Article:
8. In history postmodern means something different again (and therefore isn’t very relevant to what you’re saying, but anyway). Postmodern history advocated by the likes of Keith Jenkins is heavily influenced by Nietzsche, genuinely radical and emancipatory, very rational, and ultimately optimistic rather than leading to absurdism, despair and suicide. It doesn’t have to be anti-science either. Lyotard was very interested in science and technology, and some of the things he said in 1979 are now being said by digital historians who don’t see themselves as postmodern at all and don’t know that Lyotard said it first! I tend to think that science sometimes agrees with postmodern/post-structuralist theory more than it agrees with traditional “empirical” history, although I also think that traditional history made false claims to be empirical and scientific which can be challenged by genuine science as well as by postmodern theory.

    Also I think it’s important to make a distinction between rationalism and empiricism. They’re not the same thing, don’t always go together and sometimes conflict with each other. Enlightenment rationalism could sometimes involve reaching bizarre and wrong conclusions by making perfectly logical deductions from bizarre and wrong premises. For example, Leibniz’s neo-platonist ideas about plenitude and the chain of being were perfectly rational but empirically wrong, as proved by Darwin, whose theory of evolution was based on thorough examination of empirical evidence rather than deduced from things that everyone “knew”.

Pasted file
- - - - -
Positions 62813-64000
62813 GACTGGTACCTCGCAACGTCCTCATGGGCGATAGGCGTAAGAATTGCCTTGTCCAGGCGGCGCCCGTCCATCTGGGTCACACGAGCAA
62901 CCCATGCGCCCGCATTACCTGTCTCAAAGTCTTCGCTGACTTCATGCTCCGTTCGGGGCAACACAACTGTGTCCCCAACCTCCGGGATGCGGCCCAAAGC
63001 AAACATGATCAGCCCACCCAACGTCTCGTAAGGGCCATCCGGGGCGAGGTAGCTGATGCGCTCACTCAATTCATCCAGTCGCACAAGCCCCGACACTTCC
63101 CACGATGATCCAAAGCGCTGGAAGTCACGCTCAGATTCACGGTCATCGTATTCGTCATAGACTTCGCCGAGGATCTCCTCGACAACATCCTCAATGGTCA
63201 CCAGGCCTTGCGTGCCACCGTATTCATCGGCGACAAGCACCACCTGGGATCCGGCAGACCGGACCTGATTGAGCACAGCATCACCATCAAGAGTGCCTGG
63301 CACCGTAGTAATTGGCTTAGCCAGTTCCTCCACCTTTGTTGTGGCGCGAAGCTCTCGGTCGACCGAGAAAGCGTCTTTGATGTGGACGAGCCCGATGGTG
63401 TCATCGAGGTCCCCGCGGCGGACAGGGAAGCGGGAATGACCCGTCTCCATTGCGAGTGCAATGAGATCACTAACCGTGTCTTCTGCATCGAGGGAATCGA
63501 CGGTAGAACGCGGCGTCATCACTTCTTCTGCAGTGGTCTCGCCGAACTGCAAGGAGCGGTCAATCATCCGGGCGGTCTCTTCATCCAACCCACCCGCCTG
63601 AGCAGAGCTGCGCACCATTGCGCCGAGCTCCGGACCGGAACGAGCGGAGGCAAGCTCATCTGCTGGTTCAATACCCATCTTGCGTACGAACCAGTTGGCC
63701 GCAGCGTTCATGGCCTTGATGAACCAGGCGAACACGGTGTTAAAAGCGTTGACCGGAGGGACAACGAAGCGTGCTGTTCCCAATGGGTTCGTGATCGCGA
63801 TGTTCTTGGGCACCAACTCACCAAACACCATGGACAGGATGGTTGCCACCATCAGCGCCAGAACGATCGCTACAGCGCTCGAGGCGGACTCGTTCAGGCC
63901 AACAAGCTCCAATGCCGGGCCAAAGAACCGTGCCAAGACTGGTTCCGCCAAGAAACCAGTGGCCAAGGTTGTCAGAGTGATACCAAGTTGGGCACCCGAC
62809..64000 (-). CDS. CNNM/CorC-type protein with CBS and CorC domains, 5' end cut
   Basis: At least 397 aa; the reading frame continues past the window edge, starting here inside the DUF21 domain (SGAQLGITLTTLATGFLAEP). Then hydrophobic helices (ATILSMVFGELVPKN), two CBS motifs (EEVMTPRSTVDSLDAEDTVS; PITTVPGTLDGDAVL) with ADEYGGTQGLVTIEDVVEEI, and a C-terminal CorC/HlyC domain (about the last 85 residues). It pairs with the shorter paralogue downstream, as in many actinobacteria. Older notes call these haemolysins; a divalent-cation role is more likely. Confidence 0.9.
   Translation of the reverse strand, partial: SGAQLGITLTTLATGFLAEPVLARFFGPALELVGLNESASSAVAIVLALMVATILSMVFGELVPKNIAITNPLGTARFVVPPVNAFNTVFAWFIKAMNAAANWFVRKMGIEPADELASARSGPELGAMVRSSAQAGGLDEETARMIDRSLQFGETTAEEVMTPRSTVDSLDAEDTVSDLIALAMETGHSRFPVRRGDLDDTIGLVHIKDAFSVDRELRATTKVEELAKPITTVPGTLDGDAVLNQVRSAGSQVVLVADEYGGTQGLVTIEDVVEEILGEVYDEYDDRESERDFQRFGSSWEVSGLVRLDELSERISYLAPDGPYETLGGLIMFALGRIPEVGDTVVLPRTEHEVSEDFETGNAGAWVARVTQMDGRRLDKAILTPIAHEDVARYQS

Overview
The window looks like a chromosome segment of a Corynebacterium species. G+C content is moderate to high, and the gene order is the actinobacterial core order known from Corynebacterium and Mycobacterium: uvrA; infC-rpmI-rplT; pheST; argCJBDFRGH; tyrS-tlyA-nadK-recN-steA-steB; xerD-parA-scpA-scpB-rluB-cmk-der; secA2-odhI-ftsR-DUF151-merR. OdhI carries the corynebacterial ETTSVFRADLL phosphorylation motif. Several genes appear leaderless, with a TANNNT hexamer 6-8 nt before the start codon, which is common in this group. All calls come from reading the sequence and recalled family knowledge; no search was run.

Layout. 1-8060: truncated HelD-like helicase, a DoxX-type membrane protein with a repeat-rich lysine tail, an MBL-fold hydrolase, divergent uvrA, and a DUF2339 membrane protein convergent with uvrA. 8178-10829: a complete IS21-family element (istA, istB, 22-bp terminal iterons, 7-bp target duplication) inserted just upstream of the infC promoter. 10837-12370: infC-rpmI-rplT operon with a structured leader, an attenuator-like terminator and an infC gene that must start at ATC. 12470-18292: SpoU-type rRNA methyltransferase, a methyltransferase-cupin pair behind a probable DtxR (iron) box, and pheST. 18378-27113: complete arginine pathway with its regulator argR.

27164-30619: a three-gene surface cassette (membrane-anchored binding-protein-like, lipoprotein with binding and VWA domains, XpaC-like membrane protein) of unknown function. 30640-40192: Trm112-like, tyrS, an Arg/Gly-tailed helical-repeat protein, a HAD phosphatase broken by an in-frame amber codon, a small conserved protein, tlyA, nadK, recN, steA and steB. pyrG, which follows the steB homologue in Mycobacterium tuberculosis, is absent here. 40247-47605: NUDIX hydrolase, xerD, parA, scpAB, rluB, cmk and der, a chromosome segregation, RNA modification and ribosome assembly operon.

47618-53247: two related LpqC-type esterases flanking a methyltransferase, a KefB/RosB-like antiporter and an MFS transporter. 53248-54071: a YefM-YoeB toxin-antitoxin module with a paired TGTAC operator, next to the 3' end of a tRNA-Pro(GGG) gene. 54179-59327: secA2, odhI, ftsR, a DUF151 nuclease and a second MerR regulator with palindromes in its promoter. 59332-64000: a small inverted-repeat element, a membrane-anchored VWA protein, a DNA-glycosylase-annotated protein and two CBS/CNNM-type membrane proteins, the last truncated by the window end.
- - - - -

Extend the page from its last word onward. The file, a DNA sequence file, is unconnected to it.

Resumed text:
These days pretty much all historians, whether postmodernists, feminists, conservative revisionists or anything else, are hostile to grand/master/meta narratives of progress, but for very different reasons.

  9. Sam Smith says:

    Of course, the question at this stage of our history is whether postmodernism has now given way to the next era, whatever we choose to call it.

    For instance: